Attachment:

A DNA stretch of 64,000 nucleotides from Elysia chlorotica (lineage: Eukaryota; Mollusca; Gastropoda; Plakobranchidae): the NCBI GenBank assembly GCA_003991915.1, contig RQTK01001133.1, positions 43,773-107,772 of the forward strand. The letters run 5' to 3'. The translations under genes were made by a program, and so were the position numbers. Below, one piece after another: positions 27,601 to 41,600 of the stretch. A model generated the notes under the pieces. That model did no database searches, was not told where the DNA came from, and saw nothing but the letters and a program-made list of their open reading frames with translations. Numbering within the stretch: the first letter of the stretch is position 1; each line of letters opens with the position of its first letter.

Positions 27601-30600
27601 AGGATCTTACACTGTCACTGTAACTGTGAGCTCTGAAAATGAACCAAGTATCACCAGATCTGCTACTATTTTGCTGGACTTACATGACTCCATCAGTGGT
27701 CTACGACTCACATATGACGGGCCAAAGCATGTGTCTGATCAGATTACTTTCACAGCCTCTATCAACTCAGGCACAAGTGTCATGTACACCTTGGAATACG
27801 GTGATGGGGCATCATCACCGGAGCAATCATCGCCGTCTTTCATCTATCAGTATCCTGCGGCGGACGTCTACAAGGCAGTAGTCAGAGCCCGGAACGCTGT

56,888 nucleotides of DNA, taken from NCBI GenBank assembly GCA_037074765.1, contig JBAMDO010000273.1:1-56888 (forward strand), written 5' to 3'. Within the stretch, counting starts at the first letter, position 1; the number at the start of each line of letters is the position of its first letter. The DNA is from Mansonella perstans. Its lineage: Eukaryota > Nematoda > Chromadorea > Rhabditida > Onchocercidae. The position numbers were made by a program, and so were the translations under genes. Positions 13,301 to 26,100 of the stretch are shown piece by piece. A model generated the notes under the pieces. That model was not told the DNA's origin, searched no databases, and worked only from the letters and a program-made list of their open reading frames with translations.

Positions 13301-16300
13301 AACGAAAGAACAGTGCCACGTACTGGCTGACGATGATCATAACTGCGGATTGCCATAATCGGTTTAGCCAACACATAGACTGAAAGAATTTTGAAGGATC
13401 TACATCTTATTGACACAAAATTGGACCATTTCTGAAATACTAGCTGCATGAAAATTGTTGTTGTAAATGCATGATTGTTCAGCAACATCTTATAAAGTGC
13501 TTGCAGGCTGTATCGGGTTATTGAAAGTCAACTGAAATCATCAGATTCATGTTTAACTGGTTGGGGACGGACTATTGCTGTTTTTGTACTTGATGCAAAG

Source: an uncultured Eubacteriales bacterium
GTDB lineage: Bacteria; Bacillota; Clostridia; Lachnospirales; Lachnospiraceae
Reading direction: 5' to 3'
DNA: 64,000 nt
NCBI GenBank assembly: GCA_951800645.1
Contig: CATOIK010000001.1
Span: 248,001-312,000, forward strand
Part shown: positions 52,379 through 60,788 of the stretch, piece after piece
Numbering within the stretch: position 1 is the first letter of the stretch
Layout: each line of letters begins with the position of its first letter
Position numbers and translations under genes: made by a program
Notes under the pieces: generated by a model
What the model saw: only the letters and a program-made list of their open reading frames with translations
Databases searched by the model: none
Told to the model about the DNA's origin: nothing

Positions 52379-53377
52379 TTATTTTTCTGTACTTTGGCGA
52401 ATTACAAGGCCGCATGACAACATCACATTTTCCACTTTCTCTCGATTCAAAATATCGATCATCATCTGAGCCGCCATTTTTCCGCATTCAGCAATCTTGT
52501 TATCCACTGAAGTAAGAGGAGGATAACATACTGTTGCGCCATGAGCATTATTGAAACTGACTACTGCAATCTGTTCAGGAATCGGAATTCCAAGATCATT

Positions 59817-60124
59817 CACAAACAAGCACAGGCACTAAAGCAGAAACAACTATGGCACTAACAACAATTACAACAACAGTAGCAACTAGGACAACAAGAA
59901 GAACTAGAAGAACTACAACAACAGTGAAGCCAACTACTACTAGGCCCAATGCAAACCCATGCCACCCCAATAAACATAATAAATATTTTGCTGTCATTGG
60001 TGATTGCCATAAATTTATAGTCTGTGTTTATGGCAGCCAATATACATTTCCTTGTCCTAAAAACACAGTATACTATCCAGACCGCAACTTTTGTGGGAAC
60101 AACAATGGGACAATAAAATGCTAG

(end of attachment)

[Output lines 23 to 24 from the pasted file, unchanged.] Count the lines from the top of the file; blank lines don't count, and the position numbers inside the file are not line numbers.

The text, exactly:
What the model saw: only the letters and a program-made list of their open reading frames with translations
Databases searched by the model: none